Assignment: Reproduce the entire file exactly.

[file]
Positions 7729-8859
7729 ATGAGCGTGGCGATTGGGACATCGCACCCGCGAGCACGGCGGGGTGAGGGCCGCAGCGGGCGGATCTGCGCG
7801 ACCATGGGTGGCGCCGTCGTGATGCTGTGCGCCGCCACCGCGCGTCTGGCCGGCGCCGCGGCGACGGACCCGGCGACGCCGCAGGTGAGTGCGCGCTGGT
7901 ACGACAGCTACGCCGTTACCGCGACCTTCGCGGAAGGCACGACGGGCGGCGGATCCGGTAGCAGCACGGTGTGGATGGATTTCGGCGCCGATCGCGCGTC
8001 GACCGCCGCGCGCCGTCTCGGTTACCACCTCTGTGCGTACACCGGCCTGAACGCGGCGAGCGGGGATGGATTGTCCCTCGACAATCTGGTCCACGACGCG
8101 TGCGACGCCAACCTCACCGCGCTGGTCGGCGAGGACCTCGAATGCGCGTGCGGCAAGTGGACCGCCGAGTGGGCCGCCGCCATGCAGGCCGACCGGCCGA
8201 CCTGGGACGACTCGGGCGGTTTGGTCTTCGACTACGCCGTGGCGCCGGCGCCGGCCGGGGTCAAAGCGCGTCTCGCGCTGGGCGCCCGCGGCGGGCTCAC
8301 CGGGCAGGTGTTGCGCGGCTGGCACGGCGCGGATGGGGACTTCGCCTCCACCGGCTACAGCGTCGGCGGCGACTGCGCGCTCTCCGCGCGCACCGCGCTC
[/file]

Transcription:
Positions 7729-8859
7729 ATGAGCGTGGCGATTGGGACATCGCACCCGCGAGCACGGCGGGGTGAGGGCCGCAGCGGGCGGATCTGCGCG
7801 ACCATGGGTGGCGCCGTCGTGATGCTGTGCGCCGCCACCGCGCGTCTGGCCGGCGCCGCGGCGACGGACCCGGCGACGCCGCAGGTGAGTGCGCGCTGGT
7901 ACGACAGCTACGCCGTTACCGCGACCTTCGCGGAAGGCACGACGGGCGGCGGATCCGGTAGCAGCACGGTGTGGATGGATTTCGGCGCCGATCGCGCGTC
8001 GACCGCCGCGCGCCGTCTCGGTTACCACCTCTGTGCGTACACCGGCCTGAACGCGGCGAGCGGGGATGGATTGTCCCTCGACAATCTGGTCCACGACGCG
8101 TGCGACGCCAACCTCACCGCGCTGGTCGGCGAGGACCTCGAATGCGCGTGCGGCAAGTGGACCGCCGAGTGGGCCGCCGCCATGCAGGCCGACCGGCCGA
8201 CCTGGGACGACTCGGGCGGTTTGGTCTTCGACTACGCCGTGGCGCCGGCGCCGGCCGGGGTCAAAGCGCGTCTCGCGCTGGGCGCCCGCGGCGGGCTCAC
8301 CGGGCAGGTGTTGCGCGGCTGGCACGGCGCGGATGGGGACTTCGCCTCCACCGGCTACAGCGTCGGCGGCGACTGCGCGCTCTCCGCGCGCACCGCGCTC